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Saturday, April 21, 2007

Chapelle Notre-Dame du Haut at Ronchamp

Exterior:























Le Corbusier (1887-1965) was one of the 20th century's most important architects. He designed only three religious structures, all in France. One of them was the pilgrimage chapel at Ronchamp.

He was born Charles-Edouard Jeanneret in Switzerland. In Paris he adopted his maternal grandfather's name, Le Corbusier, as his pseudonym.

Of the exponents of the International Style, none is better known than Le Corbusier. But some authorities call the chapel "Post-Modern".

Concrete allowed Le Corbusier to explore unusual shapes. The Chapelle Notre-Dame du Haut (1955) at Ronchamp resembles a boat, an ark. Some have seen a nun`s wimple in the billowing roof.

The chapel sits on the summit of a hill, Bourlémont, overlooking the town of Ronchamp, half way bewteen Dijon and Strasbourg.

The site of the Marian shrine has been a place of pilgrimage since 1271.

There have only been three chapels on this site, the first one being built in 1857. But the two previous churches were destroyed: the first one by fire; the second by bombing in the Second World War.

Again, one of the prime movers for the commission and execution of the project was the Dominican priest, Father Marie-Alain Couturier.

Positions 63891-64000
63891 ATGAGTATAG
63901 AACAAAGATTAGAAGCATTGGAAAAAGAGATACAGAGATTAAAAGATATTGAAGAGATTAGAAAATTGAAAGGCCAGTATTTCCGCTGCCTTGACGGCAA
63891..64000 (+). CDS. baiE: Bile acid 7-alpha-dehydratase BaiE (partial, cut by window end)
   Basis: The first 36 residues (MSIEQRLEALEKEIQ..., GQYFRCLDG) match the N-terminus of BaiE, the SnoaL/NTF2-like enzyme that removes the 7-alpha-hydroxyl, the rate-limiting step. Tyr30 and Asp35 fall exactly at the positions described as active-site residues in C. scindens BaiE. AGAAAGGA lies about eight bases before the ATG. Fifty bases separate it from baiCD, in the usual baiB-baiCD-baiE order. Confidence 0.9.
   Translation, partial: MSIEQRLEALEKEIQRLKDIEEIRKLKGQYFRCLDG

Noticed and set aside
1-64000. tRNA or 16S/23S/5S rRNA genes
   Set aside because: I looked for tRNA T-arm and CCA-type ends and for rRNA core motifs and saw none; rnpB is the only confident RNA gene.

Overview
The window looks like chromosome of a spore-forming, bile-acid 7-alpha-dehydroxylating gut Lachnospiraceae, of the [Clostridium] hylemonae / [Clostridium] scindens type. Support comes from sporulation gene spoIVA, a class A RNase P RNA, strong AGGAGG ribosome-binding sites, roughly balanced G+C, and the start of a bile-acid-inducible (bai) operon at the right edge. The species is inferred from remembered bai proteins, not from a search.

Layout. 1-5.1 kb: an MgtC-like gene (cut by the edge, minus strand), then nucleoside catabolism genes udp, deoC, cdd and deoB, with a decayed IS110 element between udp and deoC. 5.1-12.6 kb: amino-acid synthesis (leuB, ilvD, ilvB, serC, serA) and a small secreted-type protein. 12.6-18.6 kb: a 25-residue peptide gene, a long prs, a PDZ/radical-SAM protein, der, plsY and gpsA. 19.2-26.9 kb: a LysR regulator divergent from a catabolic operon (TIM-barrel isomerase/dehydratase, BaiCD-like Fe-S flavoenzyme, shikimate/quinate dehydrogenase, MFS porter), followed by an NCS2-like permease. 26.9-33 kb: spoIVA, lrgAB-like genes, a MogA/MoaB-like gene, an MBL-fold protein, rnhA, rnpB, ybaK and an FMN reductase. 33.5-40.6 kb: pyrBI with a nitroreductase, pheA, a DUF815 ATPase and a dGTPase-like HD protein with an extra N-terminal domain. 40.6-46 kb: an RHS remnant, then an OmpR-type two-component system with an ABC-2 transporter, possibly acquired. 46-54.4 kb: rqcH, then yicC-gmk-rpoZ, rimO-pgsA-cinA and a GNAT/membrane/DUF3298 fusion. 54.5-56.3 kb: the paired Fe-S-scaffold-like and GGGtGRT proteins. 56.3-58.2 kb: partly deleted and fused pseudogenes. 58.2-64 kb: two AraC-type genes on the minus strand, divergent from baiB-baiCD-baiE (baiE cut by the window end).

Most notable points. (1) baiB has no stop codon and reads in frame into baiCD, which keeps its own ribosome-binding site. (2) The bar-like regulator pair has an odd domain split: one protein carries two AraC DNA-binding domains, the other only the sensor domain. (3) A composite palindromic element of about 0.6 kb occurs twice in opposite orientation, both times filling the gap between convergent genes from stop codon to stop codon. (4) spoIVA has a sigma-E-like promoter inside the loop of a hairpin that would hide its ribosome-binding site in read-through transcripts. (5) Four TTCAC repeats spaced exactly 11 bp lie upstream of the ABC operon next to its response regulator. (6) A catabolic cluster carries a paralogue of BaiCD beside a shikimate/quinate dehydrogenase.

When handing over the keys to the Archbishop of Besançon, Le Corbusier said:

"I wanted to create a place of silence, peace and of interior joy. The feeling for the sacred, the holy suffused our work. Certain things are holy, others are not, whether they be religious or not...

Some signs and some words speak their hymn of praise to the Virgin.

The Cross - the true Cross of Torment, torture - has its place in this arch; from now on the Christian passion has taken possession of this place."


Plans began for Le Corbusier`s work in 1950. It was completed in 1955. However following on a petition, Rome forbade its consecration. It was not consecrated until 2005 by Archbishop André Lacrampe.

The nature of the site itself as a place of worship is integral to the project: starting from the ascent at the bottom of the hill to architectural and landscape events along the way, before finally terminating at the chapel. You cannot see the building until you reach nearly the crest of the hill. From the top, magnificent vistas spread out in all directions.

As well as the interior being a place of worship, there is also an outside altar and pulpit, so the large crowds can sit or stand on a vast field on the top of the hill.

A famous statue of the Virgin, rescued from the ruins of the chapel destroyed during the Second World War is encased in a special glass case in the wall, and it can be turned to face inward when the congregation is inside, or to face outward toward the huge crowds.


References:

Chapel of Nôtre Dame du Haut
http://www.galinsky.com/buildings/ronchamp/

La Chapelle Notre-Dame du Haut (1955) - Le Corbusier
http://figure-ground.com/travel/image.php?ronchamp

NOTRE DAME DU HAUT: a walk-through tour
http://www.demel.net/fs-ronchamp.html

FONDATION LE CORBUSIER
http://www.fondationlecorbusier.asso.fr/
Interior Stained Glass Window- Star of the Morning